Gullah Geechee conference offers opportunities for the scholar and the public to come together
Coastal Carolina University’s Charles Joyner Institute for Gullah and African Diaspora Studies hosts the International Gullah Geechee and African Diaspora Conference, the first of its kind in the region, on CCU’s campus March 7-9.
The conference is themed “Tracing the African Diaspora: Places of Suffering, Resilience and Reinvention” and is organized by musicologist Eric Crawford, director of the Joyner Institute and associate professor in the CCU Department of Music. The event will bring together scholars, practitioners and community members for three days of presentations and performances. Ninety-five Gullah experts from across the country and nations around the globe including Ghana, Senegal, Sierra Leone and Barbados will participate.
Conference sessions will examine significant social, political and cultural experiences among African-American communities and various African and Caribbean nations in the past, present and future.
Crawford emphasized the distinction between this conference and the traditional academic gathering, in which scholarly experts present their research and findings to a group of highly specialized peers. At this conference, presentations and activities are designed to be accessible to the general public and the communities from which the culture emerged. Many events are free and open to the public.
“It’s not just going to be an academic effort,” said Crawford. “It’s an effort to engage scholars, yes, but there are also scholars who are in the communities themselves who will be here. We will have basket makers, performers and doll makers alongside academics.”
Crawford thinks this model sets a useful and necessary precedent for Gullah Geechee studies, as well as for other academic disciplines.
“Too often, scholars focus either entirely on archives somewhere in some structure and never go down and apply it to the actual people,” he said, “or, they’ll study people and write a book, and people never see it. At this conference, we connect the scholarship to the actual people. If we’re going to discuss the Gullah Geechee people, they should be here, and they should understand what we’re saying and the research we’ve conducted.”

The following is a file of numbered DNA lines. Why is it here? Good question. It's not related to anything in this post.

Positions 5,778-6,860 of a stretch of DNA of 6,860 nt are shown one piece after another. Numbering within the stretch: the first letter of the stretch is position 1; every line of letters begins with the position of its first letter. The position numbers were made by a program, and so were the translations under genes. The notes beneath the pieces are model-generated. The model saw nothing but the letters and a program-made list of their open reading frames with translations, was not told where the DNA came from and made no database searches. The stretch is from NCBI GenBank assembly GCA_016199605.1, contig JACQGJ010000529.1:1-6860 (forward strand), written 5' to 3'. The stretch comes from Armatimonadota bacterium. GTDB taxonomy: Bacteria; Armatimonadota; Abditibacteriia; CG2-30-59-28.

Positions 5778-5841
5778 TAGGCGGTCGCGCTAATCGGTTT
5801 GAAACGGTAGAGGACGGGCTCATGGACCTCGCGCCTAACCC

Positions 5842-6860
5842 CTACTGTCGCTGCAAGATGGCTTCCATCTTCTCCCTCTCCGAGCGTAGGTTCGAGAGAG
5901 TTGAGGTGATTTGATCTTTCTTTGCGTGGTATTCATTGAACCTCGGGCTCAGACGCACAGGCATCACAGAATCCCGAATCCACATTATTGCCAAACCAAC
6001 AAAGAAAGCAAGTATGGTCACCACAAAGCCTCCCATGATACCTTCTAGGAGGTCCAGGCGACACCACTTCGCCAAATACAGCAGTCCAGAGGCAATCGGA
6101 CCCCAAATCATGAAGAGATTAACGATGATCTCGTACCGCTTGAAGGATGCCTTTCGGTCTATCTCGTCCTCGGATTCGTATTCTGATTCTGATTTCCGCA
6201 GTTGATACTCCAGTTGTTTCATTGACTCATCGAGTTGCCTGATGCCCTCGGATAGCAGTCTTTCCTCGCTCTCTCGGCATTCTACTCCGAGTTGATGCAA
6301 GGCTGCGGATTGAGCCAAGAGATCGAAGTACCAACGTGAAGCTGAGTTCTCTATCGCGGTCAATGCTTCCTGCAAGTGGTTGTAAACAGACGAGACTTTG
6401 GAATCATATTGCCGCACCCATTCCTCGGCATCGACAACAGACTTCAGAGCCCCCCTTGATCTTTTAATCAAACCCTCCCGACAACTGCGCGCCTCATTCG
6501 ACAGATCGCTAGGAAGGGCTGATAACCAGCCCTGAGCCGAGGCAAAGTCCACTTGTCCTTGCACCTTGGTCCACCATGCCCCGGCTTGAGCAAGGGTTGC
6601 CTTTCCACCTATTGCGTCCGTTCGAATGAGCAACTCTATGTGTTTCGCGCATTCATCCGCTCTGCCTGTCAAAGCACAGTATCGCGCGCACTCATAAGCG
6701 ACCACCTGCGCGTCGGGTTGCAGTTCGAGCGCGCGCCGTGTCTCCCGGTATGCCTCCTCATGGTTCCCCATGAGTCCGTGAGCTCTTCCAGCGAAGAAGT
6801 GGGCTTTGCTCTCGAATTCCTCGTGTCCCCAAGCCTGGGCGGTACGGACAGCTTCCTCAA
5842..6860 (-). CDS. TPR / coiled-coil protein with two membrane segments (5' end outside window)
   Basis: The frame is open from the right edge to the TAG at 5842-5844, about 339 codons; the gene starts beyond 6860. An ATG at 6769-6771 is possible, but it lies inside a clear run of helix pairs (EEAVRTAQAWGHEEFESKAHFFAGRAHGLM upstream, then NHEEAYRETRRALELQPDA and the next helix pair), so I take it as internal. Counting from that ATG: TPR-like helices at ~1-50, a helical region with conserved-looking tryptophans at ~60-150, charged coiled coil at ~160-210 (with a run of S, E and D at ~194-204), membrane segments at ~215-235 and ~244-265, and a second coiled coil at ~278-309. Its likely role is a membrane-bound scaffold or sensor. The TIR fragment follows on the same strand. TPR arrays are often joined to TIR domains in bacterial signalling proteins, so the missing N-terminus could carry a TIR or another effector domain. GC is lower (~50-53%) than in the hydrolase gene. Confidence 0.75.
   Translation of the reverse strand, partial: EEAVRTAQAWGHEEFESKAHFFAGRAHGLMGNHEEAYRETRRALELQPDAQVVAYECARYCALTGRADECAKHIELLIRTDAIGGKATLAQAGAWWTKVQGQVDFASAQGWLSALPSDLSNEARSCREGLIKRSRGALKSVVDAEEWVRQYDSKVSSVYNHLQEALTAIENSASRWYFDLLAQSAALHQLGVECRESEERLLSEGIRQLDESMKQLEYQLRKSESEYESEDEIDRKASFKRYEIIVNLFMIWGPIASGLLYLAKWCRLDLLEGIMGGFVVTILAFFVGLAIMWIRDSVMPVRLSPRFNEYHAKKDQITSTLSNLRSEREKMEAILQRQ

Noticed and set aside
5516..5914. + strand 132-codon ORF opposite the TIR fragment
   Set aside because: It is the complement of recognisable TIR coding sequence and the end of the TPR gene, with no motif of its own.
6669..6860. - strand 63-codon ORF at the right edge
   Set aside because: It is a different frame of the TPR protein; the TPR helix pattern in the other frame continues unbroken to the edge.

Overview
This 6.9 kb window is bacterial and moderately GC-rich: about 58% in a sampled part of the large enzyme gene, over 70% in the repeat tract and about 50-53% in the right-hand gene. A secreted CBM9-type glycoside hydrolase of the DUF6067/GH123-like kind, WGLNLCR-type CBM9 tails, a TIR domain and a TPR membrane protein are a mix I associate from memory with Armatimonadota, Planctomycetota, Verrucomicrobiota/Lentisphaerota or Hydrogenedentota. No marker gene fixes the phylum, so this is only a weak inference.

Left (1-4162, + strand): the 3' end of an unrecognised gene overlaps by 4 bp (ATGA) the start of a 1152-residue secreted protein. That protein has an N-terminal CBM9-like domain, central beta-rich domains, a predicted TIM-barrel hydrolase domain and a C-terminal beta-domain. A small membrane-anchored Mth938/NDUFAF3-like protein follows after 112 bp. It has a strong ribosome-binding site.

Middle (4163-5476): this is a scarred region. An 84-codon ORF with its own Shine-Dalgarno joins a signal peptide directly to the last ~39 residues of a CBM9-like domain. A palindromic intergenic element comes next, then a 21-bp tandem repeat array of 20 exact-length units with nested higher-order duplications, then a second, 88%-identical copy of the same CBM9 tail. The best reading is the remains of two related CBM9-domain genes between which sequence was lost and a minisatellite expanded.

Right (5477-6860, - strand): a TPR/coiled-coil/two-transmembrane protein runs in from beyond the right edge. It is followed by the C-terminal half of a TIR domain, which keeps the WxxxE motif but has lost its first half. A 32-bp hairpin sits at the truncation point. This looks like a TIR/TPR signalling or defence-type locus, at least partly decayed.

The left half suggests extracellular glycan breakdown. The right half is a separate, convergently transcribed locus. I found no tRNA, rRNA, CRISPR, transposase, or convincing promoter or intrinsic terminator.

Highlights of the conference include a keynote address by Sheila S. Walker, director of the African Diaspora and the World Program and professor of anthropology at Spelman College. Walker is a cultural anthropologist, documentary filmmaker and executive director of Afrodiaspora Inc., a nonprofit organization that develops documentary films and educational materials that focus on the global African diaspora.
Marcus Amaker, South Carolina’s first poet laureate, performs spoken-word poetry on March 7. Also a graphic and web designer, videographer and musician, Amaker has been featured on PBS Newshour, TEDxCharleston and the Huffington Post. His latest project, “empath,” is a collaboration with Grammy-nominated producer Quentin E. Baxter.
A Salute to Gullah on Friday evening, March 8, brings a crowd of iconic performers to the stage in Wheelwright Auditorium with the Geechee Gullah Ring Shouters, Ron and Natalie Daise, and Aunt Pearlie Sue. The Geechee Gullah Ring Shouters, all descendants of African slaves, tour nationally performing one of the oldest surviving African artistic traditions. Ron Daise, vice president for creative education at Brookgreen Gardens and a native of St. Helena Island, and his wife Natalie Daise, a storyteller and artist, are writers, actors, educators and television performers known for their roles on Nickelodeon’s “Gullah Gullah Island.” Aunt Pearlie Sue is the creation of Anita Singleton-Prather, a native of the Sea Islands in Beaufort County, S.C., who has entertained audiences with Gullah-inspired folktales for more than a decade.
Community Day is March 9, dedicated to the history, customs, stories and current issues of our local communities. Presentations range from papers and musical performances to film, theater and dance on topics including language, folklore, spirituality, medicine, archaeology and anthropology.
Heather Hodges, executive director of the Gullah Geechee Cultural Heritage Corridor and participant in the event, said the Joyner Institute itself and the conference offer opportunities and resources that she hopes other institutions will replicate. The Gullah Geechee Cultural Heritage Corridor spans coastal areas and sea islands through Florida, Georgia, South Carolina and North Carolina where Gullah Geechee people have traditionally resided.
“Other than the Joyner Institute, no other institution in the corridor has anything similar. There’s no department, there are no chairs, and so this has become the focus and locus of a lot of that research activity,” said Hodges. “One of the benefits of having this conference is that it brings to the surface all of the researchers and all of the community members who are part of this project. It brings a better understanding and documentation of Gullah Geechee cultural history, and we’ll use that program to make the case to other conferences and other universities why they should be doing similar things.”
For a full conference schedule, including admission information, visit coastal.edu/joynerinstitute/conference.
The Joyner Institute, established in 2015, is named after the late Charles Joyner, CCU distinguished professor emeritus of Southern history and culture and author of the groundbreaking work “Down by the Riverside: A South Carolina Slave Community” (1984). The Joyner Institute examines the historical migration and scattering of African populations to local geographical areas and the subsequent evolution of blended cultures, specifically Gullah.
Video: Geechee Gullah Ring Shouters
Video: Aunt Pearlie Sue